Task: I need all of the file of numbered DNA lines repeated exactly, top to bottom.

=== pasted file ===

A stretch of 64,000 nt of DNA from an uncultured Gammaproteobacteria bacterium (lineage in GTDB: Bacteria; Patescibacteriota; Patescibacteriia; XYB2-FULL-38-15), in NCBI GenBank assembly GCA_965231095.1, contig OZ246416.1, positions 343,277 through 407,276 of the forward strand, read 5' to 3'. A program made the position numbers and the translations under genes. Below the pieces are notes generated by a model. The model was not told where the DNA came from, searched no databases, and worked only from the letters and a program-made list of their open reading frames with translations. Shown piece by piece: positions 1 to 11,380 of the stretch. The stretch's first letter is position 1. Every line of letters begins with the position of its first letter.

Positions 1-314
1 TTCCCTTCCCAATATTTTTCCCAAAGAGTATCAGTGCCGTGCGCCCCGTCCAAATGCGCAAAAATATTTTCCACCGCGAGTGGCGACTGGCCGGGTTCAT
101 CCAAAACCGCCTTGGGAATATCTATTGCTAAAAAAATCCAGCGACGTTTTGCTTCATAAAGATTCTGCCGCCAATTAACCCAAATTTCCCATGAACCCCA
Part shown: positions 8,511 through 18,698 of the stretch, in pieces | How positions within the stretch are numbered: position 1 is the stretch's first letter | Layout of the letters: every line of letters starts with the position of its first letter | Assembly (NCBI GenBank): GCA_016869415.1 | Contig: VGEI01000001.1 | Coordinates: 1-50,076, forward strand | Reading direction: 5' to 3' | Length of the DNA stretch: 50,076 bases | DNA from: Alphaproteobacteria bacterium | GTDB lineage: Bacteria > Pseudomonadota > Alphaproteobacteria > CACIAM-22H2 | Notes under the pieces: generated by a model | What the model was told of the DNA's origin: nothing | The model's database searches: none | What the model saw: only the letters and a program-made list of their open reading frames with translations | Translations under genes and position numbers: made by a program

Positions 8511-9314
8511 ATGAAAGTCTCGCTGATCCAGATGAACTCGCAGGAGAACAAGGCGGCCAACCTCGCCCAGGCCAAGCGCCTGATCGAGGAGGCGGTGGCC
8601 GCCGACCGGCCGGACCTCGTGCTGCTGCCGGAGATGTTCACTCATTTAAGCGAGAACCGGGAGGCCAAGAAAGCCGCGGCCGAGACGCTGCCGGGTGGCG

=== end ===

A stretch of 64,000 nt of DNA from an uncultured Gammaproteobacteria bacterium (lineage in GTDB: Bacteria; Patescibacteriota; Patescibacteriia; XYB2-FULL-38-15), in NCBI GenBank assembly GCA_965231095.1, contig OZ246416.1, positions 343,277 through 407,276 of the forward strand, read 5' to 3'. A program made the position numbers and the translations under genes. Below the pieces are notes generated by a model. The model was not told where the DNA came from, searched no databases, and worked only from the letters and a program-made list of their open reading frames with translations. Shown piece by piece: positions 1 to 11,380 of the stretch. The stretch's first letter is position 1. Every line of letters begins with the position of its first letter.

Positions 1-314
1 TTCCCTTCCCAATATTTTTCCCAAAGAGTATCAGTGCCGTGCGCCCCGTCCAAATGCGCAAAAATATTTTCCACCGCGAGTGGCGACTGGCCGGGTTCAT
101 CCAAAACCGCCTTGGGAATATCTATTGCTAAAAAAATCCAGCGACGTTTTGCTTCATAAAGATTCTGCCGCCAATTAACCCAAATTTCCCATGAACCCCA
Part shown: positions 8,511 through 18,698 of the stretch, in pieces | How positions within the stretch are numbered: position 1 is the stretch's first letter | Layout of the letters: every line of letters starts with the position of its first letter | Assembly (NCBI GenBank): GCA_016869415.1 | Contig: VGEI01000001.1 | Coordinates: 1-50,076, forward strand | Reading direction: 5' to 3' | Length of the DNA stretch: 50,076 bases | DNA from: Alphaproteobacteria bacterium | GTDB lineage: Bacteria > Pseudomonadota > Alphaproteobacteria > CACIAM-22H2 | Notes under the pieces: generated by a model | What the model was told of the DNA's origin: nothing | The model's database searches: none | What the model saw: only the letters and a program-made list of their open reading frames with translations | Translations under genes and position numbers: made by a program

Positions 8511-9314
8511 ATGAAAGTCTCGCTGATCCAGATGAACTCGCAGGAGAACAAGGCGGCCAACCTCGCCCAGGCCAAGCGCCTGATCGAGGAGGCGGTGGCC
8601 GCCGACCGGCCGGACCTCGTGCTGCTGCCGGAGATGTTCACTCATTTAAGCGAGAACCGGGAGGCCAAGAAAGCCGCGGCCGAGACGCTGCCGGGTGGCG